Between 80,000 and 100,000 people gathered outside the North Carolina State Capitol Saturday morning for the “Moral March,” a rally to speak out against an array of social and economical issues affecting the citizens of the state.
The crowd rallied against the current state of the public school system, the unemployment rate, the new voter ID registration law, the denial to Medicaid expansion in the state, and the cut to the Earned Income Tax Credit.
“People in North Carolina are fed up,” Rev. Curtis E. Gatewood, Vice President of the NCAAP North Carolina chapter and one of the leaders of the march, told Vice News. “The number of people in attendance speaks for itself. These aren’t just black or white issue. These issues are of unrepresented groups speaking out against an extremist state government taking away constitutional given rights.”
North Carolina’s ID registration goes beyond the basic requirement of a government issued program to include the redistricting of voting booths in certain neighborhoods, leaving poorer areas at a disadvantage.
The denial to Medicaid expansion in the state will affect nearly 500,000 people in N.C. by the end of the year. And the cut to the Earned Income Tax Credit will affect around 900,000 of N.C. working families, while benefitting the state’s wealthiest citizens.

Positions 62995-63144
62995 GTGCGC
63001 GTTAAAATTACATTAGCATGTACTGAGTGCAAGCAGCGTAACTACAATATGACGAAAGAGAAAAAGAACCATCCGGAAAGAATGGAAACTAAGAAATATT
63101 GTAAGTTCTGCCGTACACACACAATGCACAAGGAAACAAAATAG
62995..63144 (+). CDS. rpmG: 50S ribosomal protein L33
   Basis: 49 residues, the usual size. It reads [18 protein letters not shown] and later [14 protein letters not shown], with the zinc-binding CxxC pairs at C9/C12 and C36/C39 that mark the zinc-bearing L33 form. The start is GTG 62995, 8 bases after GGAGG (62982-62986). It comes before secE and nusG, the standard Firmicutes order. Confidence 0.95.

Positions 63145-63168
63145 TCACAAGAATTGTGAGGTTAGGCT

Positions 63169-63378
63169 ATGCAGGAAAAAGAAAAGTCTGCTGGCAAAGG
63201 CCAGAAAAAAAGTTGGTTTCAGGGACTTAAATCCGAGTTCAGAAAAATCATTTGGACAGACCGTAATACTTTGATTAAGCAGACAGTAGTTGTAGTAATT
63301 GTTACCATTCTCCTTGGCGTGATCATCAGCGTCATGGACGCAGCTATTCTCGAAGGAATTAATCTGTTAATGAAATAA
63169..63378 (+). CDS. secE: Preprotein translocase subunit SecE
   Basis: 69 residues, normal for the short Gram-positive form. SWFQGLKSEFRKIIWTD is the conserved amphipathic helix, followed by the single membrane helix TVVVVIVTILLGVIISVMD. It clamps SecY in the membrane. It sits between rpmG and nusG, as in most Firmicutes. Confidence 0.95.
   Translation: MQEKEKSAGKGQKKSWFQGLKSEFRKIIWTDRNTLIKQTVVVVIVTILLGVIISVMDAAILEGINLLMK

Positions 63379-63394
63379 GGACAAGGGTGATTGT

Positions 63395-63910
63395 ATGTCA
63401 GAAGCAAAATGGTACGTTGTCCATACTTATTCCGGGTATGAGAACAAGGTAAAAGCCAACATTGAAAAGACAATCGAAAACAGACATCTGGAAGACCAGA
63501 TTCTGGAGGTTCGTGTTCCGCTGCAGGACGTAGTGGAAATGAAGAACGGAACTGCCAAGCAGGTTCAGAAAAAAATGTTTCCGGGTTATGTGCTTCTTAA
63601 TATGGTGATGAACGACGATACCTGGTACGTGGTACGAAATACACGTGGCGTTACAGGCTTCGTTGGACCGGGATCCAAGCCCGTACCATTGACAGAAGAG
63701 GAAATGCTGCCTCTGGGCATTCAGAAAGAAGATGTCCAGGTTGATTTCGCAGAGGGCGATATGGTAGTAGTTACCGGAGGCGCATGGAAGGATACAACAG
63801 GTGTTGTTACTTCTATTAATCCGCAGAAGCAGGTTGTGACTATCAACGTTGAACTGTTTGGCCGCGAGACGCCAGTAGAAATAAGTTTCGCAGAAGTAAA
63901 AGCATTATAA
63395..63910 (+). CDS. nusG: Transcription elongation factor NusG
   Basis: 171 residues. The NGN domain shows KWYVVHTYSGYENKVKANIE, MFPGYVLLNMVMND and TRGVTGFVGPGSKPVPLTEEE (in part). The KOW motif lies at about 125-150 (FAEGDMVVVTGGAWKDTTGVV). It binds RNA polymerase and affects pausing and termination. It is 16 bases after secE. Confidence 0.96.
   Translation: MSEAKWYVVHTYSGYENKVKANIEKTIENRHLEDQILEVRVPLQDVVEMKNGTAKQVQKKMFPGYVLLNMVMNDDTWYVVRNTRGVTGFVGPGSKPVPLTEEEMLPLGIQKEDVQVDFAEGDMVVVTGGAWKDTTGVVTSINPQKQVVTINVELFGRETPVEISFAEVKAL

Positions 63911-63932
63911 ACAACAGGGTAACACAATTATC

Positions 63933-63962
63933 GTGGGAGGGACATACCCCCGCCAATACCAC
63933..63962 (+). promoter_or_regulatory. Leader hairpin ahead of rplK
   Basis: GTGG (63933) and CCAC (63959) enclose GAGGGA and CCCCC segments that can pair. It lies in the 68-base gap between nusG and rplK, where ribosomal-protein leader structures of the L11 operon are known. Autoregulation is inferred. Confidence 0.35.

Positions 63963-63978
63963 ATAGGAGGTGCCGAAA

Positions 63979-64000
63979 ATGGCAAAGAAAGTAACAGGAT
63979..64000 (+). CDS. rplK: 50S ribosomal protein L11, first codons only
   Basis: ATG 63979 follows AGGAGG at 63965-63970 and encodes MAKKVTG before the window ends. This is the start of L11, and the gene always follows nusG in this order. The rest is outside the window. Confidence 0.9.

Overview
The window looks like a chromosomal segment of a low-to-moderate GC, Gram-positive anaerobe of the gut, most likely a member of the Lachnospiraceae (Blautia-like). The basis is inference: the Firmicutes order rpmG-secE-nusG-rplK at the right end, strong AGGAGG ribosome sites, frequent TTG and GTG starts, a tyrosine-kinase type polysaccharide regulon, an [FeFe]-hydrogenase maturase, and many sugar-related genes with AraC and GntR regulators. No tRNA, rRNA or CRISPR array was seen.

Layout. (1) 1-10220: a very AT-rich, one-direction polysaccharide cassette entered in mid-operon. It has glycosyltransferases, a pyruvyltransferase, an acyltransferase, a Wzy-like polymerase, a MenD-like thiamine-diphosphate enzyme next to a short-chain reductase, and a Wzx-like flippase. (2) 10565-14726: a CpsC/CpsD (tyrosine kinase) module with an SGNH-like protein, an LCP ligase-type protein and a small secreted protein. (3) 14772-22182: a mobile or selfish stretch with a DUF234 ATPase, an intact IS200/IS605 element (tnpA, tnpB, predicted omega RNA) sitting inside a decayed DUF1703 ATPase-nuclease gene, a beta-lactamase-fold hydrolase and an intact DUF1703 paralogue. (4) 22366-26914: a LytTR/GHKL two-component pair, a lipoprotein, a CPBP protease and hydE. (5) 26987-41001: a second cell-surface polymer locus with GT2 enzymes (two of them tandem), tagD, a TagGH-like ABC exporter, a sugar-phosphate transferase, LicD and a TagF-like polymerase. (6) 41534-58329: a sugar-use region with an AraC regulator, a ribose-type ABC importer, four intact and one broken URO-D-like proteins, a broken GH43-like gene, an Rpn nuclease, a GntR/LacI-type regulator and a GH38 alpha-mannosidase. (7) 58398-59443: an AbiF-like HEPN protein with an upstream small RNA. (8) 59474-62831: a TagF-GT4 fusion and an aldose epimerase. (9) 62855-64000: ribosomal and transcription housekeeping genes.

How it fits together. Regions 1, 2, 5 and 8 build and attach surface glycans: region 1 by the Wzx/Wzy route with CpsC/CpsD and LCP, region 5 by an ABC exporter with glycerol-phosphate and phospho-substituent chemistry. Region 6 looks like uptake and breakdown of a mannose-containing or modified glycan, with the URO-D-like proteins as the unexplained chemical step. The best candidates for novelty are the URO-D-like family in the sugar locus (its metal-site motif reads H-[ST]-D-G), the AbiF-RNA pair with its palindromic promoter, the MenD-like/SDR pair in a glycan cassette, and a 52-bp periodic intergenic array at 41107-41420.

The “Moral March Movement” began in 2007 when Rev. Dr. William J. Barber, president of the North Carolina chapter of NAACP, and other North Carolina NCAAP chapter leaders aligned with a collation of over 70 various groups ranging from local churches to labor unions to march in the streets of Raleigh to advocate for social and economical change.
This year was the largest attendance since the movement began -- in 2013, only 15,000 turned out for the same march. The leap in turnout is a good indicator of the growing support for the movement's agenda in the months before the 2014 midterms, and a show of how much more popular the movement has become.
Since 2007 the movement has grown to include over 200 coalition groups, including teacher organizations and LGBT and Women rights groups.
“Many of these groups have been directly impacted by new laws passed by the heavily controlled Republican state government,” said Gatewood. “Their voices are being silenced. And we strongly opposed that.”
North Carolina, once a bastion of progressive policy-making from both parties, has become a petri dish for tea party political experimentation, according to Barber.
The march on Saturday is part of a bigger movement called Moral Mondays, which was started on April 29, 2013 when Barber and Gatewood, alongside 15 other NCAAP members, stood at the North Carolina General Assembly and peacefully protested against bills being passed by the assembly. The group sang songs and urged assembly members to reconsider policies that would hurt and disfranchise the most vulnerable members of the state.